Audacity is an open source sound editor. I modified the code so that the sound playback depends upon the physical memory state of the program. Because the memory is dependent upon the user interaction, the user interface (buttons, menus, etc) as well as the structure of user-driven processes (effects, importing files, etc) become a part of the sonification process. The noisy quality of the sound is due to the fact that chunks of uninitialized memory are continuously sent to the audio output.
This recording was done with a point and shoot camera, so the audio quality is not so good, but it gives you an idea of what I’m trying to do.
The program is called FuckingAudacity. How to go about building it and programs like this will be up shortly. This basics of this process are quite simple and can be attached to other open source programs as well. I will try to document this along with how to attach portaudio to a program if it doesn’t have sound i/o, allowing pretty much any c/c++ open source program to having fucking versions.
This process has actually been quite helpful for finding bugs (and fixing them,) because the performance aspect makes for more extreme use cases. For example, I fixed a bug that existed in 1.3.10 where pressing play in a second project while another was already playing would cause the audio glitch and stop. This process also has a healthy result It is introducing me to more code, and thus more devel mailing lists/communities. For example, I’ve also been playing with SuperCollider in a similar fashion.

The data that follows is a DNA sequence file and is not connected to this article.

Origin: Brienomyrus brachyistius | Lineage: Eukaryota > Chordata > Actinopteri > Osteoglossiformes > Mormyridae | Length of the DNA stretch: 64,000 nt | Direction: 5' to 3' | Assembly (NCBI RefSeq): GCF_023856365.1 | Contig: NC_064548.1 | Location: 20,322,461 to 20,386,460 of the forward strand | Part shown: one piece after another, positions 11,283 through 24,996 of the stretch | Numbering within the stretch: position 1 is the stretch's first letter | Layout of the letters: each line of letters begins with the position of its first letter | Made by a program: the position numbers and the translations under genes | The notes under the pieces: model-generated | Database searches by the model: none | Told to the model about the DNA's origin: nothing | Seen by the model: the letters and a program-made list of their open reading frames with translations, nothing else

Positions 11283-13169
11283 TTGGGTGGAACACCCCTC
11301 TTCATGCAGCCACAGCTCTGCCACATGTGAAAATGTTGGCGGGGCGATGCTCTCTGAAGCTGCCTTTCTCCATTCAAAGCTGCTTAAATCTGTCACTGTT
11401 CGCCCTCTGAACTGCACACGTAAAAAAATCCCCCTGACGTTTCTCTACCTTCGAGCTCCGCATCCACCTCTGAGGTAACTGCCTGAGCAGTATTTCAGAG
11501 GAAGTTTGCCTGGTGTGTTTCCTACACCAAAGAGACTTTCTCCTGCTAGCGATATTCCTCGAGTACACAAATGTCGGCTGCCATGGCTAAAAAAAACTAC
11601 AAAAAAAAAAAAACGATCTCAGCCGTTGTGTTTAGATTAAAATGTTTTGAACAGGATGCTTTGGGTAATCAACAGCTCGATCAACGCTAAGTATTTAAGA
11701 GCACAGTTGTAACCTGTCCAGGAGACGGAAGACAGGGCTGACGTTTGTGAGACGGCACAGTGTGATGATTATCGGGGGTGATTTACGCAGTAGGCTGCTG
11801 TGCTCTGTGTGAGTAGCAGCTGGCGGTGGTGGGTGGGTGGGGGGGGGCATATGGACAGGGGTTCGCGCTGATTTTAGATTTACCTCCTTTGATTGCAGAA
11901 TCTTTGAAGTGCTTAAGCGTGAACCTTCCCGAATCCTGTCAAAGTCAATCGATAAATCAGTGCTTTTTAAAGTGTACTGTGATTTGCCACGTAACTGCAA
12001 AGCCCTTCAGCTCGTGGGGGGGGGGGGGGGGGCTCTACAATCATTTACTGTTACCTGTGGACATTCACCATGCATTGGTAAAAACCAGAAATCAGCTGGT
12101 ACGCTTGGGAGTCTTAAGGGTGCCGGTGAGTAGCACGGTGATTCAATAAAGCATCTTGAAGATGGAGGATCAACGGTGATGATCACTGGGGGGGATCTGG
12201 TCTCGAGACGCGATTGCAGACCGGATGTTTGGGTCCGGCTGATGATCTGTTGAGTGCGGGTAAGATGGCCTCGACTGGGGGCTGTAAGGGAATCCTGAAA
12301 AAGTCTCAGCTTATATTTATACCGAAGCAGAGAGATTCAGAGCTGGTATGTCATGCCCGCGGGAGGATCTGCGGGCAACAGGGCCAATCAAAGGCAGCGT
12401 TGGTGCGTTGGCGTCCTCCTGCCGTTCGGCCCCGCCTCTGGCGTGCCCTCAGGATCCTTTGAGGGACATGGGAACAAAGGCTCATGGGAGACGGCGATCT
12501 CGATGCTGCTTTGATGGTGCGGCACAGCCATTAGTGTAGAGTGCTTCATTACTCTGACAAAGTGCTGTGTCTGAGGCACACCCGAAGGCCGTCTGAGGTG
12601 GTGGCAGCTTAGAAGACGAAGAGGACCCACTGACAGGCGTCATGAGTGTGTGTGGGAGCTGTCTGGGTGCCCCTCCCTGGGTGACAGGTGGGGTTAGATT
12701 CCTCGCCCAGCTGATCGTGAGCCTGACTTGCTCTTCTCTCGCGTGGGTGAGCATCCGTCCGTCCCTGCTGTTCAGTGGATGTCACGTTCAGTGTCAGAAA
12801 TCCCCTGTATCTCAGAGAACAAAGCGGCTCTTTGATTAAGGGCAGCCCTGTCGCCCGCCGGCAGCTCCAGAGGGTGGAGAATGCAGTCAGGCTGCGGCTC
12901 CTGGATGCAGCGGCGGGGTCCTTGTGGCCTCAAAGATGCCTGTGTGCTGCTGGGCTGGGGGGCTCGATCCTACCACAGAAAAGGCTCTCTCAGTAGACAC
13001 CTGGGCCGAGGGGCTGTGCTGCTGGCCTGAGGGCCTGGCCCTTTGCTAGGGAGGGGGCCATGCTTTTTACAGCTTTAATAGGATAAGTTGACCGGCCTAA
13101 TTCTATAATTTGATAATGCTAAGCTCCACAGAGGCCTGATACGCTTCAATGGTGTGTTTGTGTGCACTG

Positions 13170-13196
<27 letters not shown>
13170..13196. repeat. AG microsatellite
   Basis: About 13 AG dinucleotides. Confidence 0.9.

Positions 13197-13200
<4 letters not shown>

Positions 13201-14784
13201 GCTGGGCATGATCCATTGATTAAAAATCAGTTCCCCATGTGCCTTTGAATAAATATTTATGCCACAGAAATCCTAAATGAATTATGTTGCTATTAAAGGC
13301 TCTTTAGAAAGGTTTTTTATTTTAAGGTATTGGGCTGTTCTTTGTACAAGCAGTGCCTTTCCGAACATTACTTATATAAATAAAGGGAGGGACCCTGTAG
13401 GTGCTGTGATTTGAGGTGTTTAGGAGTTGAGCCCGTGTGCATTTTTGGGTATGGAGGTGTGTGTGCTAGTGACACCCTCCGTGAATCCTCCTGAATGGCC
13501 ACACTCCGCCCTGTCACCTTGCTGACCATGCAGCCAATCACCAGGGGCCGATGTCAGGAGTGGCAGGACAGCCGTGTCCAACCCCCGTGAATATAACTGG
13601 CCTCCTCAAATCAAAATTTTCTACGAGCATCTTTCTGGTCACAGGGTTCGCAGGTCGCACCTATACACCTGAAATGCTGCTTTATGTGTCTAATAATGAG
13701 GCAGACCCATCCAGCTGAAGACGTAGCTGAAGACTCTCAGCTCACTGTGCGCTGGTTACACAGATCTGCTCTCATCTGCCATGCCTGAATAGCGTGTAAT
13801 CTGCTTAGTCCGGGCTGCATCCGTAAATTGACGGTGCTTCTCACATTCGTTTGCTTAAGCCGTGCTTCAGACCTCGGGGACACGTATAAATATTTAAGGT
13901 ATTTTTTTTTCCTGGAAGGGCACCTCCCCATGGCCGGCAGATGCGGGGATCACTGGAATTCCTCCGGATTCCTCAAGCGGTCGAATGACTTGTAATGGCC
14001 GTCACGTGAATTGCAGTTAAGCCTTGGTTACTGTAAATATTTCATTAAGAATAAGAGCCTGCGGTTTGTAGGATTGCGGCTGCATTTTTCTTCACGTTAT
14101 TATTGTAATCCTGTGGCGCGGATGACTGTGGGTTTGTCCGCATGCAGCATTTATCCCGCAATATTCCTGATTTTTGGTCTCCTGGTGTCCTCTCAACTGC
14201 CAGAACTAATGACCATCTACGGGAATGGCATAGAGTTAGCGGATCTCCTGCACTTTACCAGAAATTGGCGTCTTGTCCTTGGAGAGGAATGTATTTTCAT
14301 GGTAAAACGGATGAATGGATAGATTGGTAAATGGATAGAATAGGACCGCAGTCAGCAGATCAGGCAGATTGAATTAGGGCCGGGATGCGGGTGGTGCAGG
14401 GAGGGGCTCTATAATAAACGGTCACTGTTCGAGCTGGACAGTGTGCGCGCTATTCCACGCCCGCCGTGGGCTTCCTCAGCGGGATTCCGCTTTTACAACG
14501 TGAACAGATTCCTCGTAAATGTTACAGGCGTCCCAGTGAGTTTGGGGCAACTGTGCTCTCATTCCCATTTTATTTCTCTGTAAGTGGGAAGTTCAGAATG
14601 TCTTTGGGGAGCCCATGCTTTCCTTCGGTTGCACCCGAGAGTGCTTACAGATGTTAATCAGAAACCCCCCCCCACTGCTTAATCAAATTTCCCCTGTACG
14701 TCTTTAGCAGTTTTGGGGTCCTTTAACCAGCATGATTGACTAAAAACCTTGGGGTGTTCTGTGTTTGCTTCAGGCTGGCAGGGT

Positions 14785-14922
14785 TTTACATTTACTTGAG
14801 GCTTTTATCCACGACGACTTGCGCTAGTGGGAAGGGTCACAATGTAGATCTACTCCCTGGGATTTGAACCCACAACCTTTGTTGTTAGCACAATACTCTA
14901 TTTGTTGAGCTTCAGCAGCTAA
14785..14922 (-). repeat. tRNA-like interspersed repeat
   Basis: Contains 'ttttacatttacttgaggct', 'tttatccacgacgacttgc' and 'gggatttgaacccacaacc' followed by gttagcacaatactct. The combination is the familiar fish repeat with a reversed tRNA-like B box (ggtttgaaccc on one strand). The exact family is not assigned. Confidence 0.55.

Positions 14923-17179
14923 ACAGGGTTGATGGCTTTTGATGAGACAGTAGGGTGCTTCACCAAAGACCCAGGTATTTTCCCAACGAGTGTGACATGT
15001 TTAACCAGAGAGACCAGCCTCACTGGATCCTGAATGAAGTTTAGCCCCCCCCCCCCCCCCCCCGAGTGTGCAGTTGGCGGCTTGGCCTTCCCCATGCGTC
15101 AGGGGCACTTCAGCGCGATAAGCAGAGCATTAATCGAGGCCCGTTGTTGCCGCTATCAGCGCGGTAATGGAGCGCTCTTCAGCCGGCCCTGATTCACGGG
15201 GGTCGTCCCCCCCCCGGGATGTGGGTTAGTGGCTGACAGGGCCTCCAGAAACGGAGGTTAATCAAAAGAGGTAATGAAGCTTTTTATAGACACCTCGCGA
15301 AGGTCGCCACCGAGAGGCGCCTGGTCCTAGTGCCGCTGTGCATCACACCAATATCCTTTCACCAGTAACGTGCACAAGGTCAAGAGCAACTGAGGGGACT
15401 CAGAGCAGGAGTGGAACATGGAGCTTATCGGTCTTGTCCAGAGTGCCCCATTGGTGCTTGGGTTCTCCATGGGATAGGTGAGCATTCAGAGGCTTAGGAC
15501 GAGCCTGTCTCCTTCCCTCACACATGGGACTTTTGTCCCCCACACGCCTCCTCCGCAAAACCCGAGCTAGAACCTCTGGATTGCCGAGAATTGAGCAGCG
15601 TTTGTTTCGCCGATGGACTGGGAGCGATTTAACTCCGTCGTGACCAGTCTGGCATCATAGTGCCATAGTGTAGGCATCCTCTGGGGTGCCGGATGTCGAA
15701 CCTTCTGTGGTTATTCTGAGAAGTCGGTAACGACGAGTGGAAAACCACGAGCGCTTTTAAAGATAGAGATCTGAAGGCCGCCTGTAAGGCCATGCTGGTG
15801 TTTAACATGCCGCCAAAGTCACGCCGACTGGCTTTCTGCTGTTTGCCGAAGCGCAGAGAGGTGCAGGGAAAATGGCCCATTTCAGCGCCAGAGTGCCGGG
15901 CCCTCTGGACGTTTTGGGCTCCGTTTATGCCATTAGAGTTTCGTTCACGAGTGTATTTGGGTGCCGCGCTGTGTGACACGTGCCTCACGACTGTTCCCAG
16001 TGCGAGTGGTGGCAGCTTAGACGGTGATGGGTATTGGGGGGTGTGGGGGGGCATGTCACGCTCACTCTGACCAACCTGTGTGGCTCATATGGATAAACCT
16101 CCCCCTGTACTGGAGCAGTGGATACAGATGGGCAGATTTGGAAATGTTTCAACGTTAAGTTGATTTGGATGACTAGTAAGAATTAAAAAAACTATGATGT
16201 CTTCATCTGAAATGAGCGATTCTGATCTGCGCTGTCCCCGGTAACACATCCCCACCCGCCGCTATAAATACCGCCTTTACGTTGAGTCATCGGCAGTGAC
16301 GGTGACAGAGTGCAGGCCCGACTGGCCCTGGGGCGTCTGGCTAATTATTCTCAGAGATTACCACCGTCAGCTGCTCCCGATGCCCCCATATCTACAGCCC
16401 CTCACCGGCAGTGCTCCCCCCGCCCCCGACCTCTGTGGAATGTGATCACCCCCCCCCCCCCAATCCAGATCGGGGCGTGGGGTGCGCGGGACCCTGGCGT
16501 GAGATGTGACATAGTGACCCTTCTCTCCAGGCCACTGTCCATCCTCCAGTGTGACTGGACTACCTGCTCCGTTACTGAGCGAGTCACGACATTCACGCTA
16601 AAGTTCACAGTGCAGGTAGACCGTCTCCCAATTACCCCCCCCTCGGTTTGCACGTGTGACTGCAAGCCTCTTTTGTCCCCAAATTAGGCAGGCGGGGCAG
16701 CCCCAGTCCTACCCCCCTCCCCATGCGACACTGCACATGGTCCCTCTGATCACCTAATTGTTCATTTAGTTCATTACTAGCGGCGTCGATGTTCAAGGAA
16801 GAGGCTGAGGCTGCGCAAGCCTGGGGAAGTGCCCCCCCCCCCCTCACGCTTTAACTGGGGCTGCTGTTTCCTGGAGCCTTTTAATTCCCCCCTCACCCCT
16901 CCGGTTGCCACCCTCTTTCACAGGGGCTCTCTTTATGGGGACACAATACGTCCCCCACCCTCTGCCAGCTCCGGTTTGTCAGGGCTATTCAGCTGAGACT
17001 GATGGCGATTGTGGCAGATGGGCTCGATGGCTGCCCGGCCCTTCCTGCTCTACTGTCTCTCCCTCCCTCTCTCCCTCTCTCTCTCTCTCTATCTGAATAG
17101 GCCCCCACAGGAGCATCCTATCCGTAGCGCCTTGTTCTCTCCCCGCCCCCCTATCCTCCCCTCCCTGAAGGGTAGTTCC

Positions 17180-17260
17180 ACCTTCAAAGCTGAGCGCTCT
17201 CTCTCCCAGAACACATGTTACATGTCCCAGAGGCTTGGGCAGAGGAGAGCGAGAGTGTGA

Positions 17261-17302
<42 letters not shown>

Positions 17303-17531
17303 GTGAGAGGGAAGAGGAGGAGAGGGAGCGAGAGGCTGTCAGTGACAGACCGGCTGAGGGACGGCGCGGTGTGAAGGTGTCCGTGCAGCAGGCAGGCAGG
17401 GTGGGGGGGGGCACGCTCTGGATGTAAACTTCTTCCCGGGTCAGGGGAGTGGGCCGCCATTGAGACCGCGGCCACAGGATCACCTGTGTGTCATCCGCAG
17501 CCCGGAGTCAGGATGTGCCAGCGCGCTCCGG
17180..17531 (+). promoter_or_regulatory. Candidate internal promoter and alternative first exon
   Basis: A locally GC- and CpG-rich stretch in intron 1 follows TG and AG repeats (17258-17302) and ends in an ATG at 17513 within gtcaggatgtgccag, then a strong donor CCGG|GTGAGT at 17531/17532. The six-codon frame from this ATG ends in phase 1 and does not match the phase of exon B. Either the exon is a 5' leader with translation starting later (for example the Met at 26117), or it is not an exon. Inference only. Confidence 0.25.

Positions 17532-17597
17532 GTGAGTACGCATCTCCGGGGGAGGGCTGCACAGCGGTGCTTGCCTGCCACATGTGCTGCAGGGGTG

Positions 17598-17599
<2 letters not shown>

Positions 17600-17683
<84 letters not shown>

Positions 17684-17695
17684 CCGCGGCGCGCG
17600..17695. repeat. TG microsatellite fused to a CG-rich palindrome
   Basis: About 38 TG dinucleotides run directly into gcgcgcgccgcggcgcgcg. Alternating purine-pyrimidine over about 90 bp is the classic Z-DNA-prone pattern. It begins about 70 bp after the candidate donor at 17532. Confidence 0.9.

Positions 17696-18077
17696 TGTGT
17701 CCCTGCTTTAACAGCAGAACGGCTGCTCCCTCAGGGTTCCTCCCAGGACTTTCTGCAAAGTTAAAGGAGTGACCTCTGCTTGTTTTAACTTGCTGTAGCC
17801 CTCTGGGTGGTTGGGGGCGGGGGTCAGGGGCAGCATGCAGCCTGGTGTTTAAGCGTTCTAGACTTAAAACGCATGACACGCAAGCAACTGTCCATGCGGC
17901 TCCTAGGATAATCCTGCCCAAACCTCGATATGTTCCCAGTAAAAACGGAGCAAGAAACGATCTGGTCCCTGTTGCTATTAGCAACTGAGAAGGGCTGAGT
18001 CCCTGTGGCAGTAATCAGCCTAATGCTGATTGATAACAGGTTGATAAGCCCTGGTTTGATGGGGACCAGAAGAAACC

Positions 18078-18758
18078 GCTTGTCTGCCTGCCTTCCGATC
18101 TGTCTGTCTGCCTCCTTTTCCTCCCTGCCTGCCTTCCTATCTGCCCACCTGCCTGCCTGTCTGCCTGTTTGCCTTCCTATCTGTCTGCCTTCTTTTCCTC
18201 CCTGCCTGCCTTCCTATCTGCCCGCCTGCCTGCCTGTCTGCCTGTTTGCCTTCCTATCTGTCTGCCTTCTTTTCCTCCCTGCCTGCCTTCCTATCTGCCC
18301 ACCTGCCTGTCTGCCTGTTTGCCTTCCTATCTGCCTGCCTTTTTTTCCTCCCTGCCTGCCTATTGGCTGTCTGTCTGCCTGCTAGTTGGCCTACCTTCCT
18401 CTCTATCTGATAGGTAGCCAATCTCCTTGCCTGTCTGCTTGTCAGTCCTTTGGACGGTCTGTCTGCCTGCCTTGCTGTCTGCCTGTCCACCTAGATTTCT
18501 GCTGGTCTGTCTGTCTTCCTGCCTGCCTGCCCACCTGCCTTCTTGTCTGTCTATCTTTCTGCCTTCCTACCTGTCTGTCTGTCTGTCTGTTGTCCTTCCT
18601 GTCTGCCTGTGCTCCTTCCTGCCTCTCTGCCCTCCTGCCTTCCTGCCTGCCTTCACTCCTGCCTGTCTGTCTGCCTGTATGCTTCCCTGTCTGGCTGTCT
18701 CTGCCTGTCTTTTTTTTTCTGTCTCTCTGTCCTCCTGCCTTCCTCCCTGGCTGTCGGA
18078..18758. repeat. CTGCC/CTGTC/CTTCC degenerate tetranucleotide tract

If you are interested here a some related projects that I know of:
Shintaro Miyazaki’s work sonifies computer processes externally:
These two other projects were on slashdot：
It’s interesting that they attach sonification data to MIDI and some meter, which is a pretty specific sonification scheme. One of them uses valgrind, which I am interested. Unfortunately it doesn’t seem to work so well on my 5 year old computer for GUIs. But I want to find a way to work with a debugger that allows hotfixing/live program analysis (e.g. the call stack) as an extra layer of performance.